5 Key Factors Which Harm Your Immune System
According to the Center for Disease Control, primary lifestyle-related factors which cause a weakened immune system include:
- Poor sleep habits
- Sedentary lifestyle
- Poor diet and obesity
- Excessive alcohol intake
Surprisingly, exposure to cold does not increase your risk of becoming sick, although dry air combined with high intensity exercise does increase your odds of getting an upper respiratory illness.
For those wondering if rapamycin (sirolimus) could help, the answer may be the opposite. At high doses, rapamycin is an immunosuppressant, lowering the effectiveness of your adaptive immune system. It also has serious side effects for over 30% of people who take it. That said, there is a low dose clinical trial with results coming in December, 2023. The goal is to modulate harmful over-active immune systems. See our article on rapamycin for more details.
How to Boost Your Immune System
In February 2021, Harvard Health reported, “There are no scientifically proven direct links between lifestyle and enhanced immune function.”
That said, they believe that healthy-living strategies make sense because they likely help modulate immune function and provide other proven health benefits. So, with that in mind, here’s what seems promising for boosting your immune system:
- Lead a healthy lifestyle using these 24 key health factors for 2024, including staying up-to-date with your vaccinations, getting proper sleep, exercising and reducing stress.
- Practice good hygiene and keep a healthy microbiome to reduce infections.
- Keep your bone marrow healthy by following Cleveland Clinic recommendations to eat a healthy diet rich in protein (lean meats, fish, beans, nuts, milk, eggs).
- Maintain healthy levels of iron and vitamins B9 and B12. Deficiency leads to leukopenia, a low white blood cell count.
- When sick, bone broth soups have healthy nutrients which help you to fight inflammation, promote hydration and get mucus flowing. They are good to enjoy in your regular diet as well.
- Nutrients like vitamin C in fresh fruits and vegetables help your body fight off diseases, reducing the duration.
Although vitamins, herbs and nutritional supplements can alter components of immune function, there is no evidence that they bolster immunity against infection and disease. Do not take extra large doses of specific vitamins, as they are not helpful.
Emerging Immune System Health Companies
These companies seek to create therapies which train your immune system to fight diseases and overcome age-acquired immune deficiency:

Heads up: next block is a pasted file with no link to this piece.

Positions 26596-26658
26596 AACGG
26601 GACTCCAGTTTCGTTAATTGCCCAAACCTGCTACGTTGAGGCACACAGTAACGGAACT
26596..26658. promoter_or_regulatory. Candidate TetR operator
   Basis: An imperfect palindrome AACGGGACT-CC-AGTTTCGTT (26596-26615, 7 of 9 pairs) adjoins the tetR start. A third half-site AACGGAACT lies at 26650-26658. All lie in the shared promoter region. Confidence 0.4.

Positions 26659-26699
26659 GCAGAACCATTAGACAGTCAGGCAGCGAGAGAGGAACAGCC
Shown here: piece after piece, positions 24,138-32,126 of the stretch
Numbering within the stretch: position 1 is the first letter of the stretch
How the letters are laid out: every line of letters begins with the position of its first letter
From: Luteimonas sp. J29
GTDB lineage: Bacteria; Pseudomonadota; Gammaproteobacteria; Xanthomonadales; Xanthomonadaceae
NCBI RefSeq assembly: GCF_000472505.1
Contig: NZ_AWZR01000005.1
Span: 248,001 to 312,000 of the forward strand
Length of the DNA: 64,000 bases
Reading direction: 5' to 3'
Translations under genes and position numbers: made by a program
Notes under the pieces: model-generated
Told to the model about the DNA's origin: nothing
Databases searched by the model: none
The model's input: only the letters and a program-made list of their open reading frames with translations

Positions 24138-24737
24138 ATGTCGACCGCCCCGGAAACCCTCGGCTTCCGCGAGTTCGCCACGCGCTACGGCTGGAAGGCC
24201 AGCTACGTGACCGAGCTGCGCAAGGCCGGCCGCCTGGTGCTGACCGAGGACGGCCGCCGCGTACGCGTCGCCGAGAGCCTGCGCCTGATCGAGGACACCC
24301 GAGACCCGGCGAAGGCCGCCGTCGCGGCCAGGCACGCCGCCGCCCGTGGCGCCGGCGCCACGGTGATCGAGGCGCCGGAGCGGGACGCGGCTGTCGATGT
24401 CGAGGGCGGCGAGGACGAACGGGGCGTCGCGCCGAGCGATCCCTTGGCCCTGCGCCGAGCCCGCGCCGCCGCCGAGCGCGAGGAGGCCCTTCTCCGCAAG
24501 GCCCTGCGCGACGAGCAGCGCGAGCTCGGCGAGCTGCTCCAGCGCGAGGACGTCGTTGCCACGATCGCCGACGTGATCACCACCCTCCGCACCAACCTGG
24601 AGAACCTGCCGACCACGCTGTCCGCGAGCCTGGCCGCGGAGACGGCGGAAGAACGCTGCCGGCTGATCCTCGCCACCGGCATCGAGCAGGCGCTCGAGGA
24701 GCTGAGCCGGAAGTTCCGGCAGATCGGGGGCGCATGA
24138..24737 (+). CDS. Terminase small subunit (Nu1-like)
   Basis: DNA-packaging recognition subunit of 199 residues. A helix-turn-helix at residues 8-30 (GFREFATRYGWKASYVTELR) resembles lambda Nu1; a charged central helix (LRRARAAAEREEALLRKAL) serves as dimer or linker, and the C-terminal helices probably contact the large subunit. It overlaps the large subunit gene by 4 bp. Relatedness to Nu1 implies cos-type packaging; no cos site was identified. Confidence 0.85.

- Alchemab – led by new CEO Young Kwan, hired in May, 2022.
- Seek to find protective antibodies in ‘resilient’ people.
- Preclinical targets for various cancers, COVID-19 and Alzheimer’s.
- HCW Biologics – led by Hing Wong
- Immunotherapy pipeline for age-related solid tumor cancer pathologies.
- Provide improved immune cell activation and TGF-Beta family neutralization.
- Immunis – led by Hans Keirstead
- targeting age-acquired immune deficiency.
- Growing human stem cells to become populations of cells which secrete natural factors to benefit immune system development, modulation, and health.
- In clinical trials for a muscle atrophy disease. IMM01-STEM is a novel secretome product composed of natural immunomodulators with efficacious cytoskeletal remodeling properties.
- Intervene Immune – led by Greg Fahy
- Seek to reverse the loss of thymus cells and train the immune system to eliminate senescent cells.
- Had some success in a 9 person TRIIM trial using personalized doses of recombinant human growth hormone (somatropin), DHEA and Metformin.
- Results from the subsequent 18-month TRIIM-X trial in 26 volunteers (20 men, 6 women) ages 55-80 are expected in early 2023.
- Early results indicate primary side-effects of carpal tunnel-like syndrome and arthralgias such as finger stiffness and pain in 25% of subjects.
- 1/8th of subjects had difficulty with taking metformin.
- 1/3 of male subjects experienced prostate-specific antigen spikes.
- However, most volunteers were subjectively very happy with their results so far, feeling younger, stronger and more energetic.
- LyGenesis — completed a proof-of-concept to regrow the thymus in lymph tissue, although as of 2022, are mostly focusing on liver regrowth in a Phase 2A trial.
Additionally, these Microbiome Health Therapeutic Companies are creating treatments to improve your immunity through enhancing beneficial gut-bacteria.
Conclusion of Immunity Against Aging
Thanks for reading about immunity against aging. As your reward for focusing on your health, go make one of these 20 delicious bone broth soups.